Association Between Inflammatory Activities and Gap Density
Recruitment status was Recruiting
The study aims to:
- To determine the relationship between inflammatory activities and epithelial gaps in IBD by CLE and evaluate epithelial gaps healing via dexamethasone treatment.
- To demonstrated the alteration of local barrier function in IBD using CLE.
Inflammatory Bowel Disease
|Study Design:||Observational Model: Case Control
Time Perspective: Prospective
|Official Title:||Association Between Inflammatory Activities and Epithelial Gap Density in Inflammatory Bowel Disease|
- gap density [ Time Frame: 6 months ] [ Designated as safety issue: No ]the distributions of gap density
- local barrier function [ Time Frame: 6 months ] [ Designated as safety issue: No ]the comparison local barrier function between the IBD group and normal control patients
Biospecimen Retention: Samples With DNA
Observational Study Model: Case-Control
|Study Start Date:||December 2012|
|Estimated Study Completion Date:||June 2013|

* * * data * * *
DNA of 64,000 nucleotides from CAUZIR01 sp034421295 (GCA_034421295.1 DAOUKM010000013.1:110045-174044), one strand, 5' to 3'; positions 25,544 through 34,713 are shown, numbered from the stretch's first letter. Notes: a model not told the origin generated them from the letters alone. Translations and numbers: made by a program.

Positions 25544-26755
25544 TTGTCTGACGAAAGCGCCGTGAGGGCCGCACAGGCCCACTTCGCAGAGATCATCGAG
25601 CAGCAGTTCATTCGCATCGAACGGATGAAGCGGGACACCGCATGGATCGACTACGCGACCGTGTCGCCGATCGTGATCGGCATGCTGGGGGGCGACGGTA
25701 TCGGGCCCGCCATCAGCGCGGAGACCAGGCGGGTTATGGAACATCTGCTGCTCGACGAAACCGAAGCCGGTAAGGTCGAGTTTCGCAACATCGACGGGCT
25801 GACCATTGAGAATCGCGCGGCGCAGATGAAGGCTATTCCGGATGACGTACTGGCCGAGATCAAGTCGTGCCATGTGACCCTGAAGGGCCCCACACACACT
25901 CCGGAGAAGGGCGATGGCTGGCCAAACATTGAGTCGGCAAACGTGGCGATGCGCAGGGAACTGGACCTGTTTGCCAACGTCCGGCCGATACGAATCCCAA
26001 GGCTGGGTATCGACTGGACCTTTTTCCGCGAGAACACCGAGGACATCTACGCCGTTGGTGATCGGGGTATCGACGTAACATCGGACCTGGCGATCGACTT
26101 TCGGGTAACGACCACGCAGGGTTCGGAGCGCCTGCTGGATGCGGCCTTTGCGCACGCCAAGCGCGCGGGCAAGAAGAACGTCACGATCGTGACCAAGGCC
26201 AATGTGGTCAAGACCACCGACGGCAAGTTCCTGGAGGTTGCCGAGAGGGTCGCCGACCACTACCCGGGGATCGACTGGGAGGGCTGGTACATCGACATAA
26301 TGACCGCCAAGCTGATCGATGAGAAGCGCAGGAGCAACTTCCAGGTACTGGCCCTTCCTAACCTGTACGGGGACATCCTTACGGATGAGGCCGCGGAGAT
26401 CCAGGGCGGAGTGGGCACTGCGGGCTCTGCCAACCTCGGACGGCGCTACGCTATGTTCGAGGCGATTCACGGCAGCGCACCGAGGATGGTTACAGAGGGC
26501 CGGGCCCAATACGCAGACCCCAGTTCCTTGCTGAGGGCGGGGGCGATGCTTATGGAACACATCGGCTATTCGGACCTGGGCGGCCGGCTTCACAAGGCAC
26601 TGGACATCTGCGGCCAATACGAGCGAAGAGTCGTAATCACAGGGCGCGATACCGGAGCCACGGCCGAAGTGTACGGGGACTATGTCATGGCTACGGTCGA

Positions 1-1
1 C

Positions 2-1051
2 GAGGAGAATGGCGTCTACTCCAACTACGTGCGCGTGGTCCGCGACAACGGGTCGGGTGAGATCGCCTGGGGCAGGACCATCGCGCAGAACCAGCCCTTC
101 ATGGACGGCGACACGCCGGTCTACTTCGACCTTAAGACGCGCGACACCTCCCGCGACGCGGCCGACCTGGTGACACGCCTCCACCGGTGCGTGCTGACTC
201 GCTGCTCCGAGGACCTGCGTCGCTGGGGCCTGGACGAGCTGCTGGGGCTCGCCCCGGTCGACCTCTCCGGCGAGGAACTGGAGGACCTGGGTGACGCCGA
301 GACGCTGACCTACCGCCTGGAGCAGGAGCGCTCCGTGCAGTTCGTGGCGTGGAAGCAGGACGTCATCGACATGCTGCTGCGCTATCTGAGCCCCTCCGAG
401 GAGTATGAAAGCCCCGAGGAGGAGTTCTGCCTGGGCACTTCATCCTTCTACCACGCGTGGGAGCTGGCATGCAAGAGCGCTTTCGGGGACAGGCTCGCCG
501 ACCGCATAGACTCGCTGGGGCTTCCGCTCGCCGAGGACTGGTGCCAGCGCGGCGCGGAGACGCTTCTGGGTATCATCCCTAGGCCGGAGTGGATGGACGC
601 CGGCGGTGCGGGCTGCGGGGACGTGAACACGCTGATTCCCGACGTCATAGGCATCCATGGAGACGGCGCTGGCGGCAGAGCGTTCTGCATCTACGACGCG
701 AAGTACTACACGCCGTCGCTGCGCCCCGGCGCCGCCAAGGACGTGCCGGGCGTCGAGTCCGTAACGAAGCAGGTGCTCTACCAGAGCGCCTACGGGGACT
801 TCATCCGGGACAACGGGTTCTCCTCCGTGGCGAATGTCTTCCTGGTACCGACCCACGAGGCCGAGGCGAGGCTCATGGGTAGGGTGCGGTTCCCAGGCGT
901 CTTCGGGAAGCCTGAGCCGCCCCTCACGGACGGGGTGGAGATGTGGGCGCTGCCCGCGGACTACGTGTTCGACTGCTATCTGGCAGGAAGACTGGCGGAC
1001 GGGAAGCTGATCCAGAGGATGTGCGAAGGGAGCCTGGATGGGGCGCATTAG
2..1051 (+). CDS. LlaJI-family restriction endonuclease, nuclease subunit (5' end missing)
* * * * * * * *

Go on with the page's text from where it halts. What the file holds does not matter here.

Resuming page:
|Estimated Primary Completion Date:||June 2013 (Final data collection date for primary outcome measure)|
Inflammatory bowel disease
Patients previously diagnosed as having IBD
Asymptomatic individuals admitted for health surveillance or patients for follow up after polypectomy.
The primary end-point of this study was the cohort comparison of epithelial gap density and local barrier function as determined by CLE of subjects with IBD versus controls. Despite discontinuities in the cellular layer, the intestinal barrier function is maintained during this high cell turnover rate at the apical pole of the epithelial layer. Gaps first identified in vivo through acriflavine have pivotal definitions (lacked nuclei or cytosol, appeared to be filled with an impermeable substance). However, Current endoscopic technology does not identify whether there is material present in human gaps, so investigators could not formally resolve whether human epithelial gaps compromise or defend the epithelial barrier.
Please refer to this study by its ClinicalTrials.gov identifier: NCT01758926
|Contact: Yanqing Li, MD, PhD||86-531-8216923 ext firstname.lastname@example.org|
|Department of Gastroenterology, Qilu Hospital, Shandong University||Recruiting|
|Jinan, Shandong, China, 250012|
|Contact: Yanqing Li, MD, PhD 86-531-82169236 ext 82169508 email@example.com|
|Study Director:||Yanqing Li, MD, PhD||Department of Gastroenterology, Qilu Hospital|